Dr. Potenza is a board-certified psychiatrist with sub-specialty training in addiction psychiatry. Currently, he is an Albert E. Kent Professor of Psychiatry, Child Study and Neuroscience at the Yale University School of Medicine where he is the Director of the Division on Addictions Research, the Center of Excellence in Gambling Research, the Women and Addictive Disorders Core of Women’s Health Research at Yale and the Yale Research Program on Impulsivity and Impulse Control Disorders. He is on the editorial boards of over fifteen journals (including editor-in-chief of Current Addiction Reports) and has received multiple national and international awards for excellence in research and clinical care. He has consulted to the Substance Abuse and Mental Health Services Administration, National Registry of Effective Programs, National Institutes of Health, American Psychiatric Association and World Health Organization (WHO) on matters of addiction. He has participated in the DSM-5 text revision, two DSM-5 research work groups and six annual WHO meetings relating to internet use and addictive behaviors in the ICD-11, addressing topics relating to gambling, gaming, impulse control, and addiction.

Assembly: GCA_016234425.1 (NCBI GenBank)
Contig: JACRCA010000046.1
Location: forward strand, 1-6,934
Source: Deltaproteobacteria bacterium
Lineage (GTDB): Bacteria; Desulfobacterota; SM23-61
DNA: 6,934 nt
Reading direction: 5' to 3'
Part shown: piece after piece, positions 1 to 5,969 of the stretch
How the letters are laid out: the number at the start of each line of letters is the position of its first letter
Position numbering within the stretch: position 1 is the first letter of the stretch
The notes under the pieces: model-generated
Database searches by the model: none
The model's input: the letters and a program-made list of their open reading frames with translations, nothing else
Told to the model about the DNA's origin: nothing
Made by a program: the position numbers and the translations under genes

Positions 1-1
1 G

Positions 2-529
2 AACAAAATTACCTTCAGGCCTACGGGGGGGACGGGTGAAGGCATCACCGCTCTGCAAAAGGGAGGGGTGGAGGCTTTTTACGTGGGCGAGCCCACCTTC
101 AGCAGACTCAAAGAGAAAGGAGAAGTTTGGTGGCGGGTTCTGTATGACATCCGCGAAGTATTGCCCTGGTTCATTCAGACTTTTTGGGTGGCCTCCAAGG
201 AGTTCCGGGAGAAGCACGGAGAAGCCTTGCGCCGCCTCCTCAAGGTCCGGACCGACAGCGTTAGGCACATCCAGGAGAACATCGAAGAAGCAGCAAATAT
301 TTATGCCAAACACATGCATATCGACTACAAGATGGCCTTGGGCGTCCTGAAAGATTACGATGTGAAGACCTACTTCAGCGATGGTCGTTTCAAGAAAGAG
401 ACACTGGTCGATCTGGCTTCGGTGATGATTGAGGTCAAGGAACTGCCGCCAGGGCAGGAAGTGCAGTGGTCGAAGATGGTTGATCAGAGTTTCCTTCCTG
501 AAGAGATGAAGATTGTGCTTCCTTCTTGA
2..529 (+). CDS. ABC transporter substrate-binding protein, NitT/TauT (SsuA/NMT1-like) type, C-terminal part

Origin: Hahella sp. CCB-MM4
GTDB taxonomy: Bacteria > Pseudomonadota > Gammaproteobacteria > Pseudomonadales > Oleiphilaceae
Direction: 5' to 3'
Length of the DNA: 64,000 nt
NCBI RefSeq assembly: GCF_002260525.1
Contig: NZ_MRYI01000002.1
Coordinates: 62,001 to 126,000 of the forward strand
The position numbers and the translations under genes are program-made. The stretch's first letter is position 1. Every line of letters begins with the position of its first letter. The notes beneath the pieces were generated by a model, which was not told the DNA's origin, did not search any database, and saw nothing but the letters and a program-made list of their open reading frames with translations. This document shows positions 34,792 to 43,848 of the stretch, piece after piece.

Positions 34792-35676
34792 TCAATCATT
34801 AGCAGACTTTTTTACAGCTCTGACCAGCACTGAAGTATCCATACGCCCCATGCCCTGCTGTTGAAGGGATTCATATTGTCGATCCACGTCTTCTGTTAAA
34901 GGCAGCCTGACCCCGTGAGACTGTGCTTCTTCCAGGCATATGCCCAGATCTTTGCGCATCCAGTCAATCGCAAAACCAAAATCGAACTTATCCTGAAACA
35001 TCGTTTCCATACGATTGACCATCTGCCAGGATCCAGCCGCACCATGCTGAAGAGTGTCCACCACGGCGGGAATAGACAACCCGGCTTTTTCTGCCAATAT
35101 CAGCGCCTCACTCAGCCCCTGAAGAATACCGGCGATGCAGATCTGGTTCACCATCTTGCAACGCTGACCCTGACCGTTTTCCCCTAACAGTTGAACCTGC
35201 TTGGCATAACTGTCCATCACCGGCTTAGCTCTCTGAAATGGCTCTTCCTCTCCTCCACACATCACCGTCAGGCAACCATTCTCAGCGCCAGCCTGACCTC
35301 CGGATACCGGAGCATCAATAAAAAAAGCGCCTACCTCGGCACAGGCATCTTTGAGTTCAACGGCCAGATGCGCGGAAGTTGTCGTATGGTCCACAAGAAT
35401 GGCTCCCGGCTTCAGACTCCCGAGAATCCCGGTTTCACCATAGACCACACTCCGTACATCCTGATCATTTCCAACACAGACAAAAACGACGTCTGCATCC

Dr. Potenza’s research has focused on the neurobiology and treatment of substance and non-substance addictive behaviors and disorders and those characterized by impaired impulse control and reward-related motivations. The majority of this work has focused on understanding clinical and neurobiological underpinnings and their co-occurrences with other mental health disorders, in order to advance prevention, treatment and public health strategies. Dr. Potenza’s research has applied brain imaging, genetic, epidemiological and clinical trials methodologies to gain knowledge and improve prevention and treatment strategies for addictive behaviors and disorders. This work has also involved identifying potential intermediary phenotypes, like facets of impulsivity, that may in part explain the high rates of co-occurrence between psychiatric conditions and might represent novel targets for intervention strategies.